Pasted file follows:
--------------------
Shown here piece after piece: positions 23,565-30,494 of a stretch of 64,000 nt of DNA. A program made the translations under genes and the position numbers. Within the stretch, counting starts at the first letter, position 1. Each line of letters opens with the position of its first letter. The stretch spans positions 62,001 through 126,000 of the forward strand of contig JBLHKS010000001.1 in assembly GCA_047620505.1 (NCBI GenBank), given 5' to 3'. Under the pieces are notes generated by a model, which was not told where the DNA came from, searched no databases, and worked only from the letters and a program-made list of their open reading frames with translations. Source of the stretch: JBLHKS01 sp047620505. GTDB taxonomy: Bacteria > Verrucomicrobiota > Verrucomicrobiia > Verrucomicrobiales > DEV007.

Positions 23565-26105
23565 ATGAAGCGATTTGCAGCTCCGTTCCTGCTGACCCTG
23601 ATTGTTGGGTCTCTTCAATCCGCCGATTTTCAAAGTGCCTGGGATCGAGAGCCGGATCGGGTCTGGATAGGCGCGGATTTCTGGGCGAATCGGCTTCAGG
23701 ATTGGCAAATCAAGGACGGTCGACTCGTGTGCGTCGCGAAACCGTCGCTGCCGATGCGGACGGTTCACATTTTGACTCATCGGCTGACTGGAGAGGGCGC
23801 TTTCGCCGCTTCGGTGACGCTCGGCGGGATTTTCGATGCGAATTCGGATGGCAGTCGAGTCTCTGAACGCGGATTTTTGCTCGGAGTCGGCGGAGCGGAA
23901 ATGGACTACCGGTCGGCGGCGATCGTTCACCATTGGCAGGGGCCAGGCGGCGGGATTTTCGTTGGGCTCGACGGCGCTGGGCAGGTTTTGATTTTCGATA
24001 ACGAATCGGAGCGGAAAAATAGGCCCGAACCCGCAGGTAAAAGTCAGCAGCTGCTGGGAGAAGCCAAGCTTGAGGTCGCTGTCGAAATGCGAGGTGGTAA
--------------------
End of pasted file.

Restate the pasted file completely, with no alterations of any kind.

Shown here piece after piece: positions 23,565-30,494 of a stretch of 64,000 nt of DNA. A program made the translations under genes and the position numbers. Within the stretch, counting starts at the first letter, position 1. Each line of letters opens with the position of its first letter. The stretch spans positions 62,001 through 126,000 of the forward strand of contig JBLHKS010000001.1 in assembly GCA_047620505.1 (NCBI GenBank), given 5' to 3'. Under the pieces are notes generated by a model, which was not told where the DNA came from, searched no databases, and worked only from the letters and a program-made list of their open reading frames with translations. Source of the stretch: JBLHKS01 sp047620505. GTDB taxonomy: Bacteria > Verrucomicrobiota > Verrucomicrobiia > Verrucomicrobiales > DEV007.

Positions 23565-26105
23565 ATGAAGCGATTTGCAGCTCCGTTCCTGCTGACCCTG
23601 ATTGTTGGGTCTCTTCAATCCGCCGATTTTCAAAGTGCCTGGGATCGAGAGCCGGATCGGGTCTGGATAGGCGCGGATTTCTGGGCGAATCGGCTTCAGG
23701 ATTGGCAAATCAAGGACGGTCGACTCGTGTGCGTCGCGAAACCGTCGCTGCCGATGCGGACGGTTCACATTTTGACTCATCGGCTGACTGGAGAGGGCGC
23801 TTTCGCCGCTTCGGTGACGCTCGGCGGGATTTTCGATGCGAATTCGGATGGCAGTCGAGTCTCTGAACGCGGATTTTTGCTCGGAGTCGGCGGAGCGGAA
23901 ATGGACTACCGGTCGGCGGCGATCGTTCACCATTGGCAGGGGCCAGGCGGCGGGATTTTCGTTGGGCTCGACGGCGCTGGGCAGGTTTTGATTTTCGATA
24001 ACGAATCGGAGCGGAAAAATAGGCCCGAACCCGCAGGTAAAAGTCAGCAGCTGCTGGGAGAAGCCAAGCTTGAGGTCGCTGTCGAAATGCGAGGTGGTAA